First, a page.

Review by Ian Keogh
America at War is an interesting collection simply because of DC’s longevity as a publisher, over 40 years in 1979, allowing for an evolving idea of what war comics should represent. In compiling the selection Michael Uslan attempted to include as many as possible of DC’s primary war heroes, their origin or first story if appropriate, and sorted the content by decade of publication.
The earliest stories offered were produced in the 1940s, Will Eisner and Chuck Cuidera’s Blackhawk leading the way by seeing print before the USA joined World War II and inspiring a whole squadron of flying heroes. Blackhawk, Hop Harrigan and the Boy Commandos, who were more often ground based, are all ensemble casts, fighting both Germans and Japanese. Uslan has been careful to steer clear of the worst racist caricatures produced to demonise a wartime enemy, but these were comics sold as much to the troops then fighting a war as to their children, and the jingoism stretches to Superman, as Clark Kent reports on army life. A sign of the times is the now quaint idea of thoughts represented by bracketed dialogue within standard word balloons. In the days before restoration, Uslan sourced his 1940s material from 1970s reprints, and this section has a crude enthusiasm at its best in Joe Simon and Jack Kirby’s work.
By the 1950s many war comics were produced by creators who’d actually served in WWII. Robert Kanigher wasn’t among them, but from the 1950s to the 1970s he supplied a stream of well researched combat tales putting readers in the planes, battleships and tanks, and ensuring a greater sense of realism about the combat sequences. The likes of Mort Drucker, Jerry Grandenetti, Joe Kubert, John Severin (sample spread left) supplied dramatic visualisations prioritising close-ups and expressions. Most of DC’s most successful war heroes were introduced during the 1950s, Sgt Rock particularly well presented by Kanigher and Kubert, first as a whispered legend. Gunner and Sarge and Mme Marie follow.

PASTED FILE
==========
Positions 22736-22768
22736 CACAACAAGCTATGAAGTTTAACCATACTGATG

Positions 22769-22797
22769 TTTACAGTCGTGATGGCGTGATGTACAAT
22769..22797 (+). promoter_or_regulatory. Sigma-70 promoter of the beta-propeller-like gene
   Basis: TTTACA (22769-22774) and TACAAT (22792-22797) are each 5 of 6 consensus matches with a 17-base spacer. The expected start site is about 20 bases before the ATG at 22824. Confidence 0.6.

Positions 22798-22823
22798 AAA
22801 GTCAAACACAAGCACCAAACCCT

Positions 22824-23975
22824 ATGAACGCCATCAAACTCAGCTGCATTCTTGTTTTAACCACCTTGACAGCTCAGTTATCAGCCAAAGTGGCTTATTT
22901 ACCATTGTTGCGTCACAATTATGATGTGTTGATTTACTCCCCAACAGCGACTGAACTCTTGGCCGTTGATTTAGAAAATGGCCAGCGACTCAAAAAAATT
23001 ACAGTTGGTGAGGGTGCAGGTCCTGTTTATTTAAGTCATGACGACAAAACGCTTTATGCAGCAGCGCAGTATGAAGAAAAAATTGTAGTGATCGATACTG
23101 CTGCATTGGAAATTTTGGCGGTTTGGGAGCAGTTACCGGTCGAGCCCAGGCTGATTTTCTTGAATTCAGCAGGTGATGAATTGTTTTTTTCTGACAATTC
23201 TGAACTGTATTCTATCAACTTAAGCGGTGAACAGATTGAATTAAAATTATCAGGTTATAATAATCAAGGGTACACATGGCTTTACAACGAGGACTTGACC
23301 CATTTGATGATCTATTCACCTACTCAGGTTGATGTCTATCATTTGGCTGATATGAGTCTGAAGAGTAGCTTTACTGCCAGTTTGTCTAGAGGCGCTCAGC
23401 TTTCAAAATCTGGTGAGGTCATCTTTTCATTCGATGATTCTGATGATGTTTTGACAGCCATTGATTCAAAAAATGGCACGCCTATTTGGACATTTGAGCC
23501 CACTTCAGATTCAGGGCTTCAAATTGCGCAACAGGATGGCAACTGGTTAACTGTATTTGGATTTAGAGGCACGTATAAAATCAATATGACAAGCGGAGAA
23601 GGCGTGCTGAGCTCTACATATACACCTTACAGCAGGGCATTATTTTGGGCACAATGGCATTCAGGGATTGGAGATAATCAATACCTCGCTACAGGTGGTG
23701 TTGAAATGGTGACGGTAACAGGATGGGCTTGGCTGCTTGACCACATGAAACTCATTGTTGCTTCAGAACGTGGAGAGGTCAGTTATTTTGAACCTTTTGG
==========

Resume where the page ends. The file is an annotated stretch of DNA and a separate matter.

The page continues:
Kanigher’s mind was just as fertile in the 1960s, introducing Jeb Stuart’s Haunted Tank, controlled by his Civil War ancestor in times of need, and cleanly drawn by Russ Heath. The terrific Enemy Ace with polished Kubert art follows, using a tormented German protagonist a brave move with World War II not twenty years distant, even if Hans von Hammer’s era was World War I. Troopers versus dinosaurs may have been a crowd pleasing concept for young boys, but even drawn by Neal Adams it’s a bit of a dud. The 1960s section ends with Captain Hunter’s Vietnam experience, Kanigher and Jack Abel updating the combat zone to the then contemporary.
The 1970s selection begins with a Civil War piece from Kanigher and Alex Toth that may have chimed with the anti-war times, but is overwrought. Far better is Sgt Rock having to deal with the troublesome Johnny Doe, beautifully illustrated by Kubert (sample right). Also impressive is Sam Glanzman’s short USS Stevens piece, while David Michelinie and Gerry Taloac’s Unknown Soldier might have produced a long-running feature, but the introduction has little subtlety about it.
War comics have long fallen out of fashion, only Garth Ennis’ stature letting him indulge his love of the genre in the early 21st century. It leaves this as a rare war comics compilation, representative and respectful at the cost of quality throughout, but still featuring some great material.